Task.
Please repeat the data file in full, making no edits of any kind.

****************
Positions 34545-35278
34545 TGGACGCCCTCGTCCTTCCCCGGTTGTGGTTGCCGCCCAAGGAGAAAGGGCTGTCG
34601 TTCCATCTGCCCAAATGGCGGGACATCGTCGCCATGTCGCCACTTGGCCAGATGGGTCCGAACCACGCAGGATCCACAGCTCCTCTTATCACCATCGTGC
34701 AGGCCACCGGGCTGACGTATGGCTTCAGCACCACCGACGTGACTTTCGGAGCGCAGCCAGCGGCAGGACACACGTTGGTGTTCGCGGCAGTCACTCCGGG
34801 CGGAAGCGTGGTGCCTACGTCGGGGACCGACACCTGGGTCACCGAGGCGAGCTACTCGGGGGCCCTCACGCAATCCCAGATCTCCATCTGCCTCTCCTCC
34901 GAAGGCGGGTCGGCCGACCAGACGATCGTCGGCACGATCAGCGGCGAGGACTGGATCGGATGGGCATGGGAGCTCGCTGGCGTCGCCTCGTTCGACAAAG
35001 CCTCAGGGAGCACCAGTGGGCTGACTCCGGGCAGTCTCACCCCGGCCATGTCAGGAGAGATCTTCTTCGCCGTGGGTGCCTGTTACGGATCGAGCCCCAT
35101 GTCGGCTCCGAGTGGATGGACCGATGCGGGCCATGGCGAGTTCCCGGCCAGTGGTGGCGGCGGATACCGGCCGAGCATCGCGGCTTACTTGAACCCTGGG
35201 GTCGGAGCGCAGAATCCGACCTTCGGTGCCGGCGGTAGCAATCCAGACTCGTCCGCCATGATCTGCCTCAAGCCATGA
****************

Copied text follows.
Positions 34545-35278
34545 TGGACGCCCTCGTCCTTCCCCGGTTGTGGTTGCCGCCCAAGGAGAAAGGGCTGTCG
34601 TTCCATCTGCCCAAATGGCGGGACATCGTCGCCATGTCGCCACTTGGCCAGATGGGTCCGAACCACGCAGGATCCACAGCTCCTCTTATCACCATCGTGC
34701 AGGCCACCGGGCTGACGTATGGCTTCAGCACCACCGACGTGACTTTCGGAGCGCAGCCAGCGGCAGGACACACGTTGGTGTTCGCGGCAGTCACTCCGGG
34801 CGGAAGCGTGGTGCCTACGTCGGGGACCGACACCTGGGTCACCGAGGCGAGCTACTCGGGGGCCCTCACGCAATCCCAGATCTCCATCTGCCTCTCCTCC
34901 GAAGGCGGGTCGGCCGACCAGACGATCGTCGGCACGATCAGCGGCGAGGACTGGATCGGATGGGCATGGGAGCTCGCTGGCGTCGCCTCGTTCGACAAAG
35001 CCTCAGGGAGCACCAGTGGGCTGACTCCGGGCAGTCTCACCCCGGCCATGTCAGGAGAGATCTTCTTCGCCGTGGGTGCCTGTTACGGATCGAGCCCCAT
35101 GTCGGCTCCGAGTGGATGGACCGATGCGGGCCATGGCGAGTTCCCGGCCAGTGGTGGCGGCGGATACCGGCCGAGCATCGCGGCTTACTTGAACCCTGGG
35201 GTCGGAGCGCAGAATCCGACCTTCGGTGCCGGCGGTAGCAATCCAGACTCGTCCGCCATGATCTGCCTCAAGCCATGA